A Sweet Victory
By Jennifer Weiner
How far would I go to win?
I was a year and a half into it before I learned that my marriage was based on a lie.
It happened like this: My husband casually asked if I wanted to be his teammate in our city's Urban Challenge, a scavenger hunt/footrace that's a local version of The Amazing Race.
I responded swiftly: Absolutely not. My husband is supercompetitive. So competitive that I have long refused to team up with him for so much as a game of Scrabble, lest we lose and he get grumpy. So competitive that he once finished a lazy day of inner-tubing down a river by paddling frantically to the shore, raising his tube above his head, and yelling, "I win!"
I knew how racing with him would end: with me cowed and sheepish, like all those wives on reality-TV competitions, cringing as my red-faced, bulgy-veined partner shouted at me to run faster, paddle harder, come on, hurry!
But somehow, Adam talked me into it. On the appointed morning, we won the trivia quiz that determined the starting order and set off at the front of the pack.
"Okay," Adam said. "I think we should..."
I squinted at a pair of smug, spandex-clad marathoners-in-training zipping past us. Suddenly, the idea of "no pressure, just fun" was out the window. I wanted — needed — to win.
I turned to my husband. "You're walking," I observed. "Why are you walking?"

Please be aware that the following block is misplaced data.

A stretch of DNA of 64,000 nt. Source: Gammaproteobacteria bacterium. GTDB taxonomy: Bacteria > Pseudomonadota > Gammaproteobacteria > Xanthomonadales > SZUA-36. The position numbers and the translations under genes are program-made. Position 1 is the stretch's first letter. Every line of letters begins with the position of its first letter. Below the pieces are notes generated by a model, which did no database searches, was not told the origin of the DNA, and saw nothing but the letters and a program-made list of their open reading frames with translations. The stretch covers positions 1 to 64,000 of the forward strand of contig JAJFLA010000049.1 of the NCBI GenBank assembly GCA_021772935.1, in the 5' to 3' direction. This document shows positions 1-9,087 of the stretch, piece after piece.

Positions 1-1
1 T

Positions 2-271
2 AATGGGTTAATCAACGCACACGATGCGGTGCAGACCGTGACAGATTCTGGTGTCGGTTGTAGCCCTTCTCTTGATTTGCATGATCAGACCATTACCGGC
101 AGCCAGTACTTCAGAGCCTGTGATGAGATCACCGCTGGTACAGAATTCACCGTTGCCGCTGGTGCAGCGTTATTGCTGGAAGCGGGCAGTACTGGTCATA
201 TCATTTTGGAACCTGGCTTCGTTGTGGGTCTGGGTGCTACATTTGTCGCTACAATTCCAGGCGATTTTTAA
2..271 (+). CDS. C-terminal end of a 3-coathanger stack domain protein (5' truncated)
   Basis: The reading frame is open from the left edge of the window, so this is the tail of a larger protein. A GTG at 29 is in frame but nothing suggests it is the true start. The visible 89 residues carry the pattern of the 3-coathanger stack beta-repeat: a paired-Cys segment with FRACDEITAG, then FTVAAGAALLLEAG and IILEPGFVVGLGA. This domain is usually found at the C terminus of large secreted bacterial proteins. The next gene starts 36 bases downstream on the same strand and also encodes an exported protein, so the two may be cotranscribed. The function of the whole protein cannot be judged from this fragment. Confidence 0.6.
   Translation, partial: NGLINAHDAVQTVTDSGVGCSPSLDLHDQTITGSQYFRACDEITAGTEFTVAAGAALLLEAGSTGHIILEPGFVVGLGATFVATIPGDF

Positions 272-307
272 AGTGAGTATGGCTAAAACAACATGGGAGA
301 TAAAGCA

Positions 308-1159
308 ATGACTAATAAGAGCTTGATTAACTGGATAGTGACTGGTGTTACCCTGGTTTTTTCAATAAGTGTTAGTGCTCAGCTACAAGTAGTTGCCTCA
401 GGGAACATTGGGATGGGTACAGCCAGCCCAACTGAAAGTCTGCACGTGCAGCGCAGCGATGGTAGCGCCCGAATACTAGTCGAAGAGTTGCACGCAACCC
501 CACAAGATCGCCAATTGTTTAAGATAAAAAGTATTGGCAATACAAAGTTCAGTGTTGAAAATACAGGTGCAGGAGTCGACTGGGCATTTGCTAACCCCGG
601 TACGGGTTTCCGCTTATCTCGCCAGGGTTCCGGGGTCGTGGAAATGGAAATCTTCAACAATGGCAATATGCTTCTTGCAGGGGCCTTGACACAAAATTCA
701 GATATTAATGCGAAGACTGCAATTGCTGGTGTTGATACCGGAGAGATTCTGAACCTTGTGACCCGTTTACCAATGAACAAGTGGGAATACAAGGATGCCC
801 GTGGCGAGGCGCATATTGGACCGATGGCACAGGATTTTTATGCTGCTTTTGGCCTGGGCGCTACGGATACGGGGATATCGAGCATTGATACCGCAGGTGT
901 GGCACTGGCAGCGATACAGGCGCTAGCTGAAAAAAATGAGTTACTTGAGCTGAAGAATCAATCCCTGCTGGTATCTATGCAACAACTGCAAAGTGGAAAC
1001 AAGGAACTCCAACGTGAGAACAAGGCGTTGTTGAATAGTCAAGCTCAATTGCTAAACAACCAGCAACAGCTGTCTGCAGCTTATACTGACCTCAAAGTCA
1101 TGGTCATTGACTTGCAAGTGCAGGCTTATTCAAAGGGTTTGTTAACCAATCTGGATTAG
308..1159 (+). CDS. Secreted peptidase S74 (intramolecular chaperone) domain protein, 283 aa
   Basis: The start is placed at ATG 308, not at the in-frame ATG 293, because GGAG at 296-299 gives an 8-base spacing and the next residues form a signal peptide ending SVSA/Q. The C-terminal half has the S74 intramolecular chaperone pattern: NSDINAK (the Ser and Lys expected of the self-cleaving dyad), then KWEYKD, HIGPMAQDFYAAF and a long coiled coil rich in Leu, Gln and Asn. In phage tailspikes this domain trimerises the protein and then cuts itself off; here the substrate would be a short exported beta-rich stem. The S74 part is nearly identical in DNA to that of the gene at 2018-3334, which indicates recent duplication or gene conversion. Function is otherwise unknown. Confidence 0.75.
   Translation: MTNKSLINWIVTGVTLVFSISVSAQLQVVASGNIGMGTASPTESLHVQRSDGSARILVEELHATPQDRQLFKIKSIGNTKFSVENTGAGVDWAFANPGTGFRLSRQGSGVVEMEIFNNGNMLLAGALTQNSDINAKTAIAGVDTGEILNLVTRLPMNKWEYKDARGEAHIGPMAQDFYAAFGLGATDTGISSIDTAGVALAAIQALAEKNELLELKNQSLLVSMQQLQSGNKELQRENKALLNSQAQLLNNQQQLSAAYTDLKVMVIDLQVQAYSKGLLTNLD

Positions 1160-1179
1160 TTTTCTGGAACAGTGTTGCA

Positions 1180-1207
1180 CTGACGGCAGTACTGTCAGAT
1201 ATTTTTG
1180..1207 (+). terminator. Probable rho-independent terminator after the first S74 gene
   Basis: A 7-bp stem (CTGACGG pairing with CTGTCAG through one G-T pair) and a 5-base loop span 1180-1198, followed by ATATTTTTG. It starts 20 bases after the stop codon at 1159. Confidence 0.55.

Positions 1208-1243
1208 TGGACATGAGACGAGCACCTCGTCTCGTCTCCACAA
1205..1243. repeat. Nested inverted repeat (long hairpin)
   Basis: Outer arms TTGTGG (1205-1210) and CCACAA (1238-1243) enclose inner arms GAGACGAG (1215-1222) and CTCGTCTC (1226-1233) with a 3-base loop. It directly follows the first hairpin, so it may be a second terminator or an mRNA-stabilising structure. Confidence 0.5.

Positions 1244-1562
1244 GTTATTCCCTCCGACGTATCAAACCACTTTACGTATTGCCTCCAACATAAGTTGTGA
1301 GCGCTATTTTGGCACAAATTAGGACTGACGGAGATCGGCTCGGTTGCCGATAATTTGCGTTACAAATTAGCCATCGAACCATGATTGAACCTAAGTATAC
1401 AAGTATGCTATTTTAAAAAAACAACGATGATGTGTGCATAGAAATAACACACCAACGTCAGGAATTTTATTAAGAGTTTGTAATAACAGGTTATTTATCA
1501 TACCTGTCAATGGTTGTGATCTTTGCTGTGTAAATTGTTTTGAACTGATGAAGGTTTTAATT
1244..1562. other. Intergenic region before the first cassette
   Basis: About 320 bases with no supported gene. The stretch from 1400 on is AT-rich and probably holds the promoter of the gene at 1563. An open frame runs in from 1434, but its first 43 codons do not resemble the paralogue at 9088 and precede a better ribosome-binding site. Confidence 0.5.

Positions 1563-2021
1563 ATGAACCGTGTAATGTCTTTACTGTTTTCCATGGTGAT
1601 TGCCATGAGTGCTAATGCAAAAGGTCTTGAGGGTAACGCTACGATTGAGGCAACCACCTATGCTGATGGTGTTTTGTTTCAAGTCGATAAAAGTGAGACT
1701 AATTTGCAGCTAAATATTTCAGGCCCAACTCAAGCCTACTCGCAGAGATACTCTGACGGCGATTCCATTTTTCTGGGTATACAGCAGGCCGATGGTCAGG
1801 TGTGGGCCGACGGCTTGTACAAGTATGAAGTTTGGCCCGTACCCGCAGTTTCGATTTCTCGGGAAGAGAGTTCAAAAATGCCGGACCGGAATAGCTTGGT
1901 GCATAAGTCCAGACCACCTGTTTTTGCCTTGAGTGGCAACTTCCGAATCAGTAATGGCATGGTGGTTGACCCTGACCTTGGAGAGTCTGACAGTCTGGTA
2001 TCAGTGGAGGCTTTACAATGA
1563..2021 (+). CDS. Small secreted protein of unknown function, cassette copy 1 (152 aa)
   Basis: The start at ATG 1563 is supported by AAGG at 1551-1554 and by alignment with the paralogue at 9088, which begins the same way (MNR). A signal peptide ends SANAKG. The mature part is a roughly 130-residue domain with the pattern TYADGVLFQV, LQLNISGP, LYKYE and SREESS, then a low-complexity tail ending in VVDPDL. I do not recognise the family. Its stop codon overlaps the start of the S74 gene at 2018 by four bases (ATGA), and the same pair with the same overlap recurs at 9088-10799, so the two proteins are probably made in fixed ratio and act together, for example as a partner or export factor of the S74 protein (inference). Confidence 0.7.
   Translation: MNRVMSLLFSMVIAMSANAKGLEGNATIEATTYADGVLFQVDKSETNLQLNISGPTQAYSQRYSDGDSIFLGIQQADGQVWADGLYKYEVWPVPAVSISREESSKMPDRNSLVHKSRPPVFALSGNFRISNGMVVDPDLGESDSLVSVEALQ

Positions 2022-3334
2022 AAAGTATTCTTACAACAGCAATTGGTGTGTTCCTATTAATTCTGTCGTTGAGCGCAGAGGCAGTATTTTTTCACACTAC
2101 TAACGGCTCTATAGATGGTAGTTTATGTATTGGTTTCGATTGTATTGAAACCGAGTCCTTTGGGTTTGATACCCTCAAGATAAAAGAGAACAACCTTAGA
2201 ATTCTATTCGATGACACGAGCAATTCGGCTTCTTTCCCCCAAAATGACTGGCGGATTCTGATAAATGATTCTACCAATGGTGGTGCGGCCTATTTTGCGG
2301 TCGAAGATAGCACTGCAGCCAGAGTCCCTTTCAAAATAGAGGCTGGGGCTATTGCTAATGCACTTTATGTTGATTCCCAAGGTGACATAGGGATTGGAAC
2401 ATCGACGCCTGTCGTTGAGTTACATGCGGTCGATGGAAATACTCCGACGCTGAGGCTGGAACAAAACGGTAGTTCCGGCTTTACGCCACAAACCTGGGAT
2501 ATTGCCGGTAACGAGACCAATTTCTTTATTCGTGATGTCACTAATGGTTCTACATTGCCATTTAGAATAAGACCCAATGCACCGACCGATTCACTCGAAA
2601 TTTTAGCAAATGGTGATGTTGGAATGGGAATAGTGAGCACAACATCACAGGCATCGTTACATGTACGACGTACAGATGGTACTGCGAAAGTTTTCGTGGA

He stared at me. "I thought we decided...."
"People are passing us! Run!"
In seconds, I became the distilled essence of every jerk you've ever seen on the small screen — or the soccer sidelines. I cajoled. I berated. I called my husband words I'd never previously said aloud. We eked out a 16th-place finish out of more than 100 teams, which wasn't bad — but the walk home wasn't pretty.
It's not hard to figure out why I'd always wanted to see my husband as the competitive one. For a guy, the words that describe the desire to be the best — hard charging, driven, ruthless — sound complimentary. Apply those same words to a woman, and suddenly she's Miranda Priestly in The Devil Wears Prada. So I preferred to think of success as something that had fallen into my lap; to say that I'd just been lucky, instead of admitting to the hard work (and occasional bad behavior) that my personal and professional victories required.